The beatings will continue until morale improves


Victory victorious at The Battle of Trafalgar. Better seamen, with better ships, using better discipline, better training, a better plan and better processes.

An interesting debate is going on over at BPM.com over a comment I made a couple of weeks ago about what processes should, and should not, be automated.

I keep going back to job titles. How many Directors actually direct, how many Managers manage, how many Team Leaders lead, and how many Supervisors supervise? Daily I meet too many captains charged with navigating the business who spend too much time (frequently all of their time) emptying the bilge, stoking the engines and plugging the leaks to do the job they are en-titled (my hyphen) to do.

The naval metaphor is chosen deliberately. Process optimization has been at the core of the naval service for centuries. The ship that could fire and reload the fastest would win. The crew that could make the best use of the wind would catch and take the prize. Everyone had a job that was well defined, expectations were clear and exceptions dealt with (alas) harshly. Efficiency, accuracy and optimal use of resources were, and are still today, a matter of life and death.

When the process machine is running well there is time to reflect upon what can be done to improve. When the status telemetry alerts us we have time to re-balance the resources and coach those who need it. When the data points us we can shift our business around the storm or catch the breeze before anyone else.

For the crew it is the “what am I doing?”: process automation for them is about delivering products and services with the utmost efficiency and accuracy. For the officers it is the “why am I doing it?”: it is about having the time to think about where they are going and how they can get there safely, quickly and cheaply.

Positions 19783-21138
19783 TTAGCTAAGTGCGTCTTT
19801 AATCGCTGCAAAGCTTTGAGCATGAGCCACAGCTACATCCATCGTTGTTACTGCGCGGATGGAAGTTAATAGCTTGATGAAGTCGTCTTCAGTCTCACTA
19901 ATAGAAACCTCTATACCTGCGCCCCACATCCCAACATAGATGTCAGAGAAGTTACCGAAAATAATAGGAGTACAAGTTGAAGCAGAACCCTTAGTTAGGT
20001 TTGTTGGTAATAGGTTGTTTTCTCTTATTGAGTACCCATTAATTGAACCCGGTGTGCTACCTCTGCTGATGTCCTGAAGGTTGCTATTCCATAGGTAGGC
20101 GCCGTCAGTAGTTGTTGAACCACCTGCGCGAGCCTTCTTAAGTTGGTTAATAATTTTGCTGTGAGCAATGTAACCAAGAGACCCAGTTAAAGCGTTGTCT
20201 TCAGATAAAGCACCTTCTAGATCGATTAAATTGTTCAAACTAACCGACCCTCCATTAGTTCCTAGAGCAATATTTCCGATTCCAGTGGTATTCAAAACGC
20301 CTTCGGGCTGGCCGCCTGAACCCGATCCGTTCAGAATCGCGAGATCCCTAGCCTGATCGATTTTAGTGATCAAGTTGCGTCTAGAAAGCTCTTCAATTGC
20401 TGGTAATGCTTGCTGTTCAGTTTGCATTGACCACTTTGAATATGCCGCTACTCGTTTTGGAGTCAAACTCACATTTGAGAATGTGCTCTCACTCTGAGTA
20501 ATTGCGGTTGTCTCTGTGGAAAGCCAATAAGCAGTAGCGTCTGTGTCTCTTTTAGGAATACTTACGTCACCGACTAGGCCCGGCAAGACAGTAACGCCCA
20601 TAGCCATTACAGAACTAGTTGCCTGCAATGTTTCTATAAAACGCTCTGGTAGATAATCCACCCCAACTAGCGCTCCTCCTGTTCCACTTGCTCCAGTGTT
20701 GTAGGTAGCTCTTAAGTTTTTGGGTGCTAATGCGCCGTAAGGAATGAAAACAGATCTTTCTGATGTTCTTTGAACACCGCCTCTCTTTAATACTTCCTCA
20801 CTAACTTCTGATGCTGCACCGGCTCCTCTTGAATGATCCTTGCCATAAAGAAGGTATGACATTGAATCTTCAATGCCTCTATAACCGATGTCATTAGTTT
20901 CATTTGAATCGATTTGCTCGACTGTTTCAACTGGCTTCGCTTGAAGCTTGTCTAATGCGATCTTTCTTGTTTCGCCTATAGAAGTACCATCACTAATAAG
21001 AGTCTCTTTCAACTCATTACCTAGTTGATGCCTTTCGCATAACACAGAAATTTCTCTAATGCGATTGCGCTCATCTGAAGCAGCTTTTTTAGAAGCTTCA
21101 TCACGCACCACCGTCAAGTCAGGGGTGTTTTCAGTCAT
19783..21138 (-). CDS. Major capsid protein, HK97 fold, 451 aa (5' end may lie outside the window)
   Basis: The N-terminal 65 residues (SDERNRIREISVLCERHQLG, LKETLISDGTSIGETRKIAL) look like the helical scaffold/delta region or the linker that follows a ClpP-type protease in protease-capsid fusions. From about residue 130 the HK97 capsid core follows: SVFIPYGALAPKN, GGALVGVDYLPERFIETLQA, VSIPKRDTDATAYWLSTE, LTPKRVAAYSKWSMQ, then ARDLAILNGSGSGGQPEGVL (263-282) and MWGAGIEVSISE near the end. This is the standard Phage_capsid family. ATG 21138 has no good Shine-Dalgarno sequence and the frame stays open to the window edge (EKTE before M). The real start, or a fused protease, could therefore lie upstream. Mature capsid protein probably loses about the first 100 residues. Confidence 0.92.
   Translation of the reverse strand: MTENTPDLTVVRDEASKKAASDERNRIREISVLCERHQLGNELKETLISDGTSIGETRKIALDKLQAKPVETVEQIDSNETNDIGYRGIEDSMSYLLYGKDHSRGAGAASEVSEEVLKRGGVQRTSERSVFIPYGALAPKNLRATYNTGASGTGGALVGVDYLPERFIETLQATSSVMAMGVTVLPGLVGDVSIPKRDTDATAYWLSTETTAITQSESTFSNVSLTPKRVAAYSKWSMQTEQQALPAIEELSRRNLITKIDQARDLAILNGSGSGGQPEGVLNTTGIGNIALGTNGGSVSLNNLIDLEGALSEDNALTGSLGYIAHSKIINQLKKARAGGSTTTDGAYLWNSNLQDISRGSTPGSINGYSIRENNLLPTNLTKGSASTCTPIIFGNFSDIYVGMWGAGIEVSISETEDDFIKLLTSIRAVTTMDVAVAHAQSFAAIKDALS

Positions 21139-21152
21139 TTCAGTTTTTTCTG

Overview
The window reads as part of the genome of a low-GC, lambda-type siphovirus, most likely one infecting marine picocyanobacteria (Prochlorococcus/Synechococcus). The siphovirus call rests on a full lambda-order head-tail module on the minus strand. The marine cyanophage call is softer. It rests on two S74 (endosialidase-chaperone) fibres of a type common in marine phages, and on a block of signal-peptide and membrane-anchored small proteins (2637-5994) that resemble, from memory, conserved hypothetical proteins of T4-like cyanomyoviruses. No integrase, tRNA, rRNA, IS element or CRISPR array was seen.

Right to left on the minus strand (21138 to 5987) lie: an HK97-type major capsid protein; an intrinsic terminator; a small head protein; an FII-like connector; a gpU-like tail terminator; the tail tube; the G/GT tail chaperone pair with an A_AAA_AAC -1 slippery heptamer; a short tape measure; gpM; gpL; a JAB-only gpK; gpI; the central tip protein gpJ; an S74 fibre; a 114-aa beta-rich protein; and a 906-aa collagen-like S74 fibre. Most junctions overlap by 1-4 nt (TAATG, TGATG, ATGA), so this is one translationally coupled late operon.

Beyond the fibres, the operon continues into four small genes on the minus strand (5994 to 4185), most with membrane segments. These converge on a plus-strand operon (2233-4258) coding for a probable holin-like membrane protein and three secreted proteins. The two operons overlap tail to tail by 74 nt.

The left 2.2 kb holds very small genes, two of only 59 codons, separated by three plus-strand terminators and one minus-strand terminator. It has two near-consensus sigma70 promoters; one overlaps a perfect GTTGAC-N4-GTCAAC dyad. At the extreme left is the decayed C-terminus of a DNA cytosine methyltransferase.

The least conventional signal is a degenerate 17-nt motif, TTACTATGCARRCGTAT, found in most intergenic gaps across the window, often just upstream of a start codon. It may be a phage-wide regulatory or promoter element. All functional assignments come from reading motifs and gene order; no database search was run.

“What” should always be automated. “Why” can never be automated.

 

About Kevin

In the past year Kevin has spoken at 20 conferences and seminars on a range of leading IT topics, including methodologies, business analysis, quality assurance techniques, governance, open source issues, tool interoperability, release management, DevOps, Agile, ITIL, from the mainframe to distributed platforms to the web, mobile, wearable and embedded systems. He is a much sought after speaker, recognized around the world for his provocative and entertaining style. Kevin is a 40 year industry veteran, holder of three technology patents and today is VP of Worldwide Marketing and Chief Evangelist at leading Application Development and Deployment vendor Serena Software. In the past decade he has been crossing the globe and has met with over 4,000 people. At Serena he works closely with industry analysts, the press, customers, partners and employees to exchange ideas about industry direction and business issues. He was born and educated in the UK and lives and works in the Bay Area, California.
This entry was posted in Business and Technology and tagged , , , , , . Bookmark the permalink.

One Response to The beatings will continue until morale improves

  1. Pingback: Solutions To Success. Yes, we are going somewhere. | Zabal Solutions

Leave a Reply

Fill in your details below or click an icon to log in:

WordPress.com Logo

You are commenting using your WordPress.com account. Log Out / Change )

Twitter picture

You are commenting using your Twitter account. Log Out / Change )

Facebook photo

You are commenting using your Facebook account. Log Out / Change )

Google+ photo

You are commenting using your Google+ account. Log Out / Change )

Connecting to %s